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«Winchester, UK Washington, USA First published by Zero Books, 2012 Zero Books is an imprint of John Hunt Publishing Ltd., Laurel House, Station ...»

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The people were massacred without warning and without pity… The Kherrata gorges filled up with corpses. People were thrown dead or alive into deep crevasses.74 The ‘Arab hunt’ went on into June, and left tens of thousands dead.

British and Commonwealth losses in the North Africa Campaign are reckoned at 220

000. German losses are listed as more than 100 000 killed or missing, Italians, 22 000, Americans, around 18 500. Not everyone lost out, though. Tony Cliff wrote at the time that ‘during the war the capitalists and especially the big foreign companies active in the east

made tremendous profits’ – boosted by military spending. Cliff cited these examples:

the big Egyptian sugar company (a French company) ended the year 1941 with 266,000 pounds; 1942 with 1,350,000 pounds. The National Weaving Factories paid 11 per cent dividends in 1938 and 22 per cent in 1942. Misr Weaving Factories in Mahallah paid 7 per cent dividends in 1938 and 28 per cent in 1943. Misr Weaving Factory in the village Dawar paid 12 per cent in 1941 and 20 per cent in 1943. The Marconi Broadcasting Company paid 7 per cent in 1935 and 25 per cent in 1940.

Egyptian Hotel Companies paid 10 per cent in 1938 and 25 per cent in 1941. The number of millionaires in Egypt before the war was fifty, and in 1943, four hundred.75 Chapter Eighteen Collapse of the European Empires in East Asia Between the two world wars, Japan often played host to Pan Asian conferences.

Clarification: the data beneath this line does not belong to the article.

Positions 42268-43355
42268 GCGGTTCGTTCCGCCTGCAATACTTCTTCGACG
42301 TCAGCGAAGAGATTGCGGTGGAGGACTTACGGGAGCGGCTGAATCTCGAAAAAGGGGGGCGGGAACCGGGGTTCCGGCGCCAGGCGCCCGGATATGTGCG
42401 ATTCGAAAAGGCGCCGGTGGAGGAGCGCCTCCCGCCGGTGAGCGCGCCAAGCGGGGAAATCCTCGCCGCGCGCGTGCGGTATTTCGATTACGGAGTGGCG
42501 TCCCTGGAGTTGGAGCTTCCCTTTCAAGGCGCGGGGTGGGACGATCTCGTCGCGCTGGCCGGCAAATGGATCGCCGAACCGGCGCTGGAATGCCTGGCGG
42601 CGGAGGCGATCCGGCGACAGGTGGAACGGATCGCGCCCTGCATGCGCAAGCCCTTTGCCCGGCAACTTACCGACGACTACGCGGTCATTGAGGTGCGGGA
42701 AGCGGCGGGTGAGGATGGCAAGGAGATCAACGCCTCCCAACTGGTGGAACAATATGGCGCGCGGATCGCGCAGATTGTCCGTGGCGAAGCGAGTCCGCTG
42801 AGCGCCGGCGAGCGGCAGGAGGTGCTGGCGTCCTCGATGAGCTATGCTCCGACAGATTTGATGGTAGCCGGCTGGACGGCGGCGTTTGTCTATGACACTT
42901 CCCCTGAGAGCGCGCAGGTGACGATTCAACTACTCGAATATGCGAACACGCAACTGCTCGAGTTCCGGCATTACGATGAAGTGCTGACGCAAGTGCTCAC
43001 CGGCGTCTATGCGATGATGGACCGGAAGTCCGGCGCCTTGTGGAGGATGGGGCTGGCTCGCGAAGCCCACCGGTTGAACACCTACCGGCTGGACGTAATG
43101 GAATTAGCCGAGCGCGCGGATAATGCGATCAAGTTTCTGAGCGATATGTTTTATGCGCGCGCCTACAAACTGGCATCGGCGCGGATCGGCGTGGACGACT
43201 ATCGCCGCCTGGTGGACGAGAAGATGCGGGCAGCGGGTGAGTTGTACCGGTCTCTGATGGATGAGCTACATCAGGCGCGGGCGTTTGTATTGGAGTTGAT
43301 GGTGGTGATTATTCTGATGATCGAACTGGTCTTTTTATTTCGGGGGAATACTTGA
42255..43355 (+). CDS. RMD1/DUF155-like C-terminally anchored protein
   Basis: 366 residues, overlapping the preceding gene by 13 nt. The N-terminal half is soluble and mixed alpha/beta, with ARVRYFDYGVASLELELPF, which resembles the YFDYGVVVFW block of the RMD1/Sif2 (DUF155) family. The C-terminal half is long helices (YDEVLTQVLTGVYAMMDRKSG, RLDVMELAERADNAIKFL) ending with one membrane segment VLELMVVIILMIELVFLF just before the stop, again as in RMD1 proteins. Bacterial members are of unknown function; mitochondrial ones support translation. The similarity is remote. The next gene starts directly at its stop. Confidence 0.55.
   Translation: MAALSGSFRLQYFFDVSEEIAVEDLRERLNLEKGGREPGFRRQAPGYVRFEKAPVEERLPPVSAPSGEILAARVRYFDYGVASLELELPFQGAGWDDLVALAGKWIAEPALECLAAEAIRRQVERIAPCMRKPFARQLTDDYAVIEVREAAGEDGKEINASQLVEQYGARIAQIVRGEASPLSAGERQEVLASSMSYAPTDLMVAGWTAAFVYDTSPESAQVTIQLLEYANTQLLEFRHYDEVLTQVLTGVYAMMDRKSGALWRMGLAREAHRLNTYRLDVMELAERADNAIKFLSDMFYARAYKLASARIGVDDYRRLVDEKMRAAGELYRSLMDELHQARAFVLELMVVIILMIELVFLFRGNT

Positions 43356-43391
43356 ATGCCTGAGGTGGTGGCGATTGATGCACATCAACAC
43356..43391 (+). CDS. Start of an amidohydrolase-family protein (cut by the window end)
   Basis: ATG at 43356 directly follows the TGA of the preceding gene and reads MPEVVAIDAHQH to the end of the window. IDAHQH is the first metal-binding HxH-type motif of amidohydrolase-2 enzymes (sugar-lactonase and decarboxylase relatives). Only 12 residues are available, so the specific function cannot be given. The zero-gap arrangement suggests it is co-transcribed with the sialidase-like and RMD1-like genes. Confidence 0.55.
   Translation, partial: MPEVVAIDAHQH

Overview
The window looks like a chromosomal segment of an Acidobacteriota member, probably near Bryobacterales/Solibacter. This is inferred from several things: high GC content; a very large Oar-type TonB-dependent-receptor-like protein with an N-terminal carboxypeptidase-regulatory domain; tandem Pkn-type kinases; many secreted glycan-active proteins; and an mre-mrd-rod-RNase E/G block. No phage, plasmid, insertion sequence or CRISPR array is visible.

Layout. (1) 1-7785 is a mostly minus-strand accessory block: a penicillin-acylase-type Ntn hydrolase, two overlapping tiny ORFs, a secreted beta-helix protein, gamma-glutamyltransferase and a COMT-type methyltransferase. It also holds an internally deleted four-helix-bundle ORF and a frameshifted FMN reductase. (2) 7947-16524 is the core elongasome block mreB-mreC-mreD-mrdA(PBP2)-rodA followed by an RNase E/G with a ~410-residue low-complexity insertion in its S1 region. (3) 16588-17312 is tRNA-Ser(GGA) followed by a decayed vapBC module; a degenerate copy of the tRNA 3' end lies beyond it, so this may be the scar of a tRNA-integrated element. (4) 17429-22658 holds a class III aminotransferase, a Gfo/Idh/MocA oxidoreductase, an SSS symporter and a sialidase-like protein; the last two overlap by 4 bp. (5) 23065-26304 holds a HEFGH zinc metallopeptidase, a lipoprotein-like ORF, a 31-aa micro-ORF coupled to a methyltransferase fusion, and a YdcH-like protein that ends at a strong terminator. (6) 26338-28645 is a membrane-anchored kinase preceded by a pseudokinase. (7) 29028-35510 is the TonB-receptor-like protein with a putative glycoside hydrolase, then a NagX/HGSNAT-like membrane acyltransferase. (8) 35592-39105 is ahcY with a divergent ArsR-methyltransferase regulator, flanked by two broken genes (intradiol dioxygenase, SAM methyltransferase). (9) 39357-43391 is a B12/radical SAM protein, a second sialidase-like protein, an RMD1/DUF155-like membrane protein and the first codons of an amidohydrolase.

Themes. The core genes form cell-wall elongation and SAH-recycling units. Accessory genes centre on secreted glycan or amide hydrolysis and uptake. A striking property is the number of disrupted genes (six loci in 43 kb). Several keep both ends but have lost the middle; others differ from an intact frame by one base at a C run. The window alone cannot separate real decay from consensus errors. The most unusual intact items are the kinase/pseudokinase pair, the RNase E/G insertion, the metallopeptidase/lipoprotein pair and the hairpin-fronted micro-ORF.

Chinese nationalist leader Sun Yat-Sen gave a speech in Kobe in 1924 contrasting Asia’s Kingly Way with Europe’s Forceful Way – though he did charge his hosts with following the European Forceful Way, pointing to the claims on China Japan made at the Versailles conference.1 When Japan did send troops into mainland China to face down nationalist protests, the established military power in the region, Britain, was for the most part sympathetic. Leo Amery, who would be Secretary of State for India in the Second World War, said in 1933: ‘I see no reason … why we should go against Japan in this matter’. ‘Japan needs markets’ Amery thought, and asked, stretching the meaning of Christ’s words, ‘who is there among us to cast the first stone and to say that Japan ought not to have acted with the object of creating peace and order in Manchuria and defending herself against the continual aggression of Chinese nationalism?’ Immediately identifying with the goals of imperial domination Amery said ‘Our whole policy in India, our whole policy in Egypt, stand condemned if we condemn Japan.’ At that time Churchill saw the same parallels: ‘China was in the same state that India would fall into if the guiding hand of Britain was withdrawn’, and he certainly was not going to ‘wantonly throw away our old and valued friendship with Japan’ by protesting against the incursion, but rather thought that ‘it was in the interests of the whole world that law and order should be established in the northern part of China’.2 Britain identified with Japanese conquests in China, but it was a different matter when they threatened the British Empire.